I brought home a bicycle to the Guitar Ted Estate the other day. That isn't necessarily an unusual thing I bring home an old bike or some parts on a fairly regular basis. However; this time the haul was something different for me. A notable experience and it made me reflect on things.
The bike itself is nothing remarkable. A late 90's Trek, steel frame and fork, middling component group, and some plastic full coverage fenders. Perhaps the most notable thing to the casual observer would be the odd Cane Creek drop add-ons for the handle bars. Not a bicycle many would take a second glance at. It is only notable to me for what it represents to me and the story behind it.
In the late 90's my Mom took an interest in bicycling. She had observed my love of cycling over the years and she had just moved to a quiet small village after living in Des Moines. She figured cycling would be a safe choice living in that small community where she had moved. She could get out in to the country easily and without a lot of traffic pestering her. Mom has always been a country girl at her core. Cities never set well with her.
She found a close out at the bike shop in the next town over from her and picked it up. Along the way I helped her accessorize the Trek. A computer, clipless pedals and shoes, and yes- those funky drop add-ons. Mom liked those because she could ride into a headwind easier by getting down in those drops.
She rode several single days of RAGBRAI with me on that bike, but I imagine it was all those forays out in to the surrounding countryside that were what was most important to her. She used to regale me with the tales of her jaunts out to other small towns via the network of county blacktop roads she used. She spoke of birds, flowers, and how the crops were doing. It was obvious that she really enjoyed riding and being outdoors.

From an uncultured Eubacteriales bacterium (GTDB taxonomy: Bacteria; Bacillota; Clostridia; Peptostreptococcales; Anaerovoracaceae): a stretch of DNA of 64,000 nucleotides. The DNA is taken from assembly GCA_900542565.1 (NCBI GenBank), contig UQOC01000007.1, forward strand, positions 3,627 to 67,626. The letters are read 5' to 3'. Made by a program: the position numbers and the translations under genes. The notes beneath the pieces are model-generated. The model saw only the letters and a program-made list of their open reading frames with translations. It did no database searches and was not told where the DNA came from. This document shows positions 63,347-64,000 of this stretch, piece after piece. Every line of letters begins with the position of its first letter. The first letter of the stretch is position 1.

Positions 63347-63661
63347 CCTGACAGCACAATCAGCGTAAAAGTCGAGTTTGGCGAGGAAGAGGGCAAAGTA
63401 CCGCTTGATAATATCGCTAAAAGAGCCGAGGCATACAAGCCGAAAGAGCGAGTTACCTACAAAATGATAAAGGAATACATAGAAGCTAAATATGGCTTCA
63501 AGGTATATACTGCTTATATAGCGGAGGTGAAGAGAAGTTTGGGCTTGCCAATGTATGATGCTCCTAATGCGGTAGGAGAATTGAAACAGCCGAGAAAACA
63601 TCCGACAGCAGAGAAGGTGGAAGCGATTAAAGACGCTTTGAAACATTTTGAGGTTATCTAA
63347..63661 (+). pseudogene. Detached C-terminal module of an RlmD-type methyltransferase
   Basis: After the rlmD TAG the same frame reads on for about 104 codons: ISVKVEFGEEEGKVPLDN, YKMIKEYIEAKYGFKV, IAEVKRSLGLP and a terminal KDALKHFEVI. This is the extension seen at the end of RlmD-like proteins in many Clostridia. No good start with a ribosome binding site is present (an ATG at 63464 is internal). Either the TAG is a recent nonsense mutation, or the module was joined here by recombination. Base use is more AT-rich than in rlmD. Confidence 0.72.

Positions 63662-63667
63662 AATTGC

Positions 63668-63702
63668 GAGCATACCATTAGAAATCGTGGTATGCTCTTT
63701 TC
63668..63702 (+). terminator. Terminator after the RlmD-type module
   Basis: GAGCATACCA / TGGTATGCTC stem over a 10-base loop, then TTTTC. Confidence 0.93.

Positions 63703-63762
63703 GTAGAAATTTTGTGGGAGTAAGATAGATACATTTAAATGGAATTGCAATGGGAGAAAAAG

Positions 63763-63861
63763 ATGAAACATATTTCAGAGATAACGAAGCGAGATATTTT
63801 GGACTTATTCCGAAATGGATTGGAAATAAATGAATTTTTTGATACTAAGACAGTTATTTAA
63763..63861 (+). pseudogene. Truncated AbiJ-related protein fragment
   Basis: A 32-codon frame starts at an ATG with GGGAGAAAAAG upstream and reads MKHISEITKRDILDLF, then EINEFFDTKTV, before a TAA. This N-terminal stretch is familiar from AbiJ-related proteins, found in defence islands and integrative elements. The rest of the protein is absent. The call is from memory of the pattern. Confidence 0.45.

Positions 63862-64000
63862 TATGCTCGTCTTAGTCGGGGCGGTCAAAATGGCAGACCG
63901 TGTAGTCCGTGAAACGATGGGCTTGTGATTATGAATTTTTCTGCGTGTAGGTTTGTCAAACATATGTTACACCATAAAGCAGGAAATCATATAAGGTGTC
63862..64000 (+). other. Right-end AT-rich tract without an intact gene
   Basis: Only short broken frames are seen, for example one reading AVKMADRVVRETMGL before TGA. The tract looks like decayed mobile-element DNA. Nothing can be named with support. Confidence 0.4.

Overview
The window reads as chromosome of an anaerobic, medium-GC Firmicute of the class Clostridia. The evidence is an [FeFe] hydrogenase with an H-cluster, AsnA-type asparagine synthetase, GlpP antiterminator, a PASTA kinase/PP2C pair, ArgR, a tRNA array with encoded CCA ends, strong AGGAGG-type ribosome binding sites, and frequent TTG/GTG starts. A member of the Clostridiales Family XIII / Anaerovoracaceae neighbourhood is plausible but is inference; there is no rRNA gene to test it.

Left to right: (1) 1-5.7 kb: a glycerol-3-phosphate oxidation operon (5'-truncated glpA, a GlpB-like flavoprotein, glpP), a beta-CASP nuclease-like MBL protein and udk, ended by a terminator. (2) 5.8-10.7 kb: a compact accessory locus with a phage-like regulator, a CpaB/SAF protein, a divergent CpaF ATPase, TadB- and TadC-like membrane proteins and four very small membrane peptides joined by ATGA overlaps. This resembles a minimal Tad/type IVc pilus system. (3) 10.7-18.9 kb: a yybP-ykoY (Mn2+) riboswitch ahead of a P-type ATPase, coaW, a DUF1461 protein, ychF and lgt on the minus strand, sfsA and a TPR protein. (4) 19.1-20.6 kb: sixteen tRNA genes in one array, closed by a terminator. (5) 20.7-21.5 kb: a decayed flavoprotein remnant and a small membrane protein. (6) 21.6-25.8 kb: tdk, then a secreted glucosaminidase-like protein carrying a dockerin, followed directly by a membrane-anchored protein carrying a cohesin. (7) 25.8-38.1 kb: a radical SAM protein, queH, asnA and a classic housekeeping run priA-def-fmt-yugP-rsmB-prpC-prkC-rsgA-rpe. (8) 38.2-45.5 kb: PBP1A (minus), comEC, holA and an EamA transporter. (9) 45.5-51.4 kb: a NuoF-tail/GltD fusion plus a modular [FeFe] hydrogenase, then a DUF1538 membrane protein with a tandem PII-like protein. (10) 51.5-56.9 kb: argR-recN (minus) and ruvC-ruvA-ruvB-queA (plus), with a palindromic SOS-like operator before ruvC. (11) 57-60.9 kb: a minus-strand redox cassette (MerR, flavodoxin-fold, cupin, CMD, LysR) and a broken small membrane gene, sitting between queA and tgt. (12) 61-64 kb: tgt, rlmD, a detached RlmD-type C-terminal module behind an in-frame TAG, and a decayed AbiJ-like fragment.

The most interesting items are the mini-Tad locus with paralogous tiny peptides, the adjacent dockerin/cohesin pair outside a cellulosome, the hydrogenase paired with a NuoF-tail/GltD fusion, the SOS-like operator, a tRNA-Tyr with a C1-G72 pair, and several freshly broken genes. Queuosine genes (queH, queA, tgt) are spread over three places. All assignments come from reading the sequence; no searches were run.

Then I remember a few years back how she was telling me how cars and trucks were not giving her space. She didn't feel comfortable riding alone out there anymore. She would keep her rides within the city limits from then on. Eventually the tales of rides ceased, and then last year my step Dad gave me the news that my Mom wasn't going to be riding anymore. The onset of dementia made that too risky of an activity. He suggested that I pick up the bike and find it a new owner. That pick up finally happened this Memorial Day weekend.
My Mom is almost 76 years old. I wondered what her last ride was like. Those old tires had absolutely no air in them, and judging by the dust, it had been some time ago. The computer battery was dead. No record of mileage on that bike or the last ride it took my Mom on.
Then I thought about "last rides". When would mine be? Someday it will happen for all of us.